In Chris Janson’s summertime anthem “Buy Me A Boat”, he sings: “I know what they say; money can’t buy everything, maybe so, but it can buy me a boat.” Well Chris, maybe not during a pandemic. As folks look for ways to beat the heat and enjoy some socially-distanced fun, boat dealers are seeing historic sales. More than 70% of boat dealers are reporting they are completely out of inventory or extremely low. First-time boat buyers account for a lot of the boom, which has raised concerns about safety on the water. There is still plenty of boating season left, so if you are considering buying a boat and a truck to pull it, please forego the Yeti 110 iced down with silver bullets and read on to learn about some other key safety issues as well as liability and insurance issues.
Right now on Amazon, for $18.95, you can buy a large neon yellow sign with bold black lettering that that reads: “Not responsible for cars or personal property lost or stolen or for injury to persons, car or personal property on premises.” Just imagine, for less than $20, you can insulate yourself from all liability to anyone for anything. Why doesn’t everyone have one? Attempting to avoid blame or responsibility is nothing new. As my husband has aptly stated, Adam blamed Eve and Eve blamed the serpent. But can individuals and businesses avoid responsibility for the harm they cause by simply posting a sign or having folks sign a broadly-worded release? Continue reading
Mercy, it is hot. The heat index in Middle Tennessee is 105 and other parts of the State are under a heat advisory. A natural place to cool off is the pool. But let me tell you a scary story to remind you of the importance of pool safety.
One Saturday, when our daughter Kate was a toddler, I was making banana pudding and Kate was in the kitchen with me. After she wandered out of the kitchen, I noticed the quiet, which is always a red flag for parents of toddlers. I washed my hands and went to look for her. I went to the sunroom and the door to the pool was open. My heart stopped and I could not breathe. I raced to the door and blessedly found Kate sitting on the edge of the pool splashing the water with her feet – oblivious to the danger. Someone had left the sunroom door open and she had ventured out. It happened so quickly. Thankfully, Kate was fine. Even though she had successfully completed a water survival class, that scene is etched in my mind and it is still upsetting to think of what could have happened. After that, we made some changes to improve water safety at our house. Here are some tips that you should consider if you own a pool or regularly visit one: Continue reading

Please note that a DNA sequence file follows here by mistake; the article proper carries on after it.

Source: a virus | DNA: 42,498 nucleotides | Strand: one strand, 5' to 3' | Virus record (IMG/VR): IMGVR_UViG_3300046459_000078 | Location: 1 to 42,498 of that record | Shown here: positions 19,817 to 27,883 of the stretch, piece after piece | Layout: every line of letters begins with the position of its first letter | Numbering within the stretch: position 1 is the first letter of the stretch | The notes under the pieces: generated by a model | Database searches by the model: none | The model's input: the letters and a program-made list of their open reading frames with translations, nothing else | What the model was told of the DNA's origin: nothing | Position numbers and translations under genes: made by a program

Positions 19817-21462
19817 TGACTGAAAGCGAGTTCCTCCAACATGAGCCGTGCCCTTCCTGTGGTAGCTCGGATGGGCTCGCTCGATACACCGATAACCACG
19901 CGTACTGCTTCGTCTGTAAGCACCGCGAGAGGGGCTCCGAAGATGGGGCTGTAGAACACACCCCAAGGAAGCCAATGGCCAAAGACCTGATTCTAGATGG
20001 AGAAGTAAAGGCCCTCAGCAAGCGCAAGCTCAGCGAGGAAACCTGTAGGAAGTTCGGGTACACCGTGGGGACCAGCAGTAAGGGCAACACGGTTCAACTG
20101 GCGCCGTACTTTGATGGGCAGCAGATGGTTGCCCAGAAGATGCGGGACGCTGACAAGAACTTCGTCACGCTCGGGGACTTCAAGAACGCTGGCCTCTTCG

In airplane accidents, investigators and experts often refer to “black box data”, and that terminology has carried over and is sometimes used in the context of car accidents too. However, in car and truck accidents, the more accurate description of black box data is Event Data Recorders (EDR). Of course, nothing is ever quite that simple because some experts and manufacturers refer to an Event Data Recorder more specifically as an Airbag Control Module (ACM), Restraint Control Module (RCM) and System Diagnostic Module (SDM), etc. But regardless of what you call it, these devices can be invaluable in determining what happened in a car or truck accident. Read on to find out how EDRs came into existence, how they work, what information they record and why it is important to know what to do immediately after an accident so that this valuable information is not lost. Continue reading